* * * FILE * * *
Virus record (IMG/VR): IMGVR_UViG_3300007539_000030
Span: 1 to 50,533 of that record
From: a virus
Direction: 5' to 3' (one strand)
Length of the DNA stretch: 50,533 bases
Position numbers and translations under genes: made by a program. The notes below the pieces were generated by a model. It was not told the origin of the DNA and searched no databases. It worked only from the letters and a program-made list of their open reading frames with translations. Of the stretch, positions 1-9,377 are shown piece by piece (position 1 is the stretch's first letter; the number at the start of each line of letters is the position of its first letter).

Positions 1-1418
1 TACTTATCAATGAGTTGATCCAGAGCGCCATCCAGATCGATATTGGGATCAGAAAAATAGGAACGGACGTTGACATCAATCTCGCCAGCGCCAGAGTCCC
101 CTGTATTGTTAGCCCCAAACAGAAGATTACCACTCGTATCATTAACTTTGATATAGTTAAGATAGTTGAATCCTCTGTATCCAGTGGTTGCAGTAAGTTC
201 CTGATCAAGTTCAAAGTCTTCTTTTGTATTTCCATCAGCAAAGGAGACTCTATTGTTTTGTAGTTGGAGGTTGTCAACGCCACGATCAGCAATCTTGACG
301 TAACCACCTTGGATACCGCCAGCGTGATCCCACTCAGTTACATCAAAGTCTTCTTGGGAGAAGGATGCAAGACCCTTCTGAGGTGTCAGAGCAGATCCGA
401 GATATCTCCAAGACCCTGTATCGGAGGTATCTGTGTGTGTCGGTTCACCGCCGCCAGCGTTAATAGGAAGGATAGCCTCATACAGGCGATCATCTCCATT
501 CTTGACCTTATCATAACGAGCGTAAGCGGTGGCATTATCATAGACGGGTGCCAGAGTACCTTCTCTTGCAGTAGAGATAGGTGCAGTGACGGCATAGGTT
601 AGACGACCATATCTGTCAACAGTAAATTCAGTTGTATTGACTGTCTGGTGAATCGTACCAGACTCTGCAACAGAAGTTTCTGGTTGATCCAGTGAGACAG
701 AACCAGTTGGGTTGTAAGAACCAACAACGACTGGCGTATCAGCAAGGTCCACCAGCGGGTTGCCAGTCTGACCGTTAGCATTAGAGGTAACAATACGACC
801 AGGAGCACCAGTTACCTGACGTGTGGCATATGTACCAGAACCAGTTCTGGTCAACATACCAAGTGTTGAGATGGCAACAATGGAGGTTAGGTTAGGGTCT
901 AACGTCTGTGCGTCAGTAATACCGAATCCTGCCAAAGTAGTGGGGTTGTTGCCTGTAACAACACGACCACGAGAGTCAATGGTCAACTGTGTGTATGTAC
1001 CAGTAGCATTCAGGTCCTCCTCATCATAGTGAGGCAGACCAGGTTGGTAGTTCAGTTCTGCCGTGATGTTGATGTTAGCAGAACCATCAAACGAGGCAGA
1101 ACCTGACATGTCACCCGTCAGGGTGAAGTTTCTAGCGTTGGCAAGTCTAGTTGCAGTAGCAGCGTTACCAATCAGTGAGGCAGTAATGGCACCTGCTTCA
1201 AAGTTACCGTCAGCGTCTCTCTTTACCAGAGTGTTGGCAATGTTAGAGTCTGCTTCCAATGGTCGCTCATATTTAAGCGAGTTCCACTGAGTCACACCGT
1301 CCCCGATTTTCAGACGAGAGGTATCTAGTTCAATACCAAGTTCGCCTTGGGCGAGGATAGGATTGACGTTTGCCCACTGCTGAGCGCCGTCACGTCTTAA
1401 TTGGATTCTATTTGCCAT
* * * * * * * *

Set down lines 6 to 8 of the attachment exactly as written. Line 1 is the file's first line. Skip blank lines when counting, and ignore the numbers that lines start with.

Position numbers and translations under genes: made by a program. The notes below the pieces were generated by a model. It was not told the origin of the DNA and searched no databases. It worked only from the letters and a program-made list of their open reading frames with translations. Of the stretch, positions 1-9,377 are shown piece by piece (position 1 is the stretch's first letter; the number at the start of each line of letters is the position of its first letter).

Positions 1-1418
1 TACTTATCAATGAGTTGATCCAGAGCGCCATCCAGATCGATATTGGGATCAGAAAAATAGGAACGGACGTTGACATCAATCTCGCCAGCGCCAGAGTCCC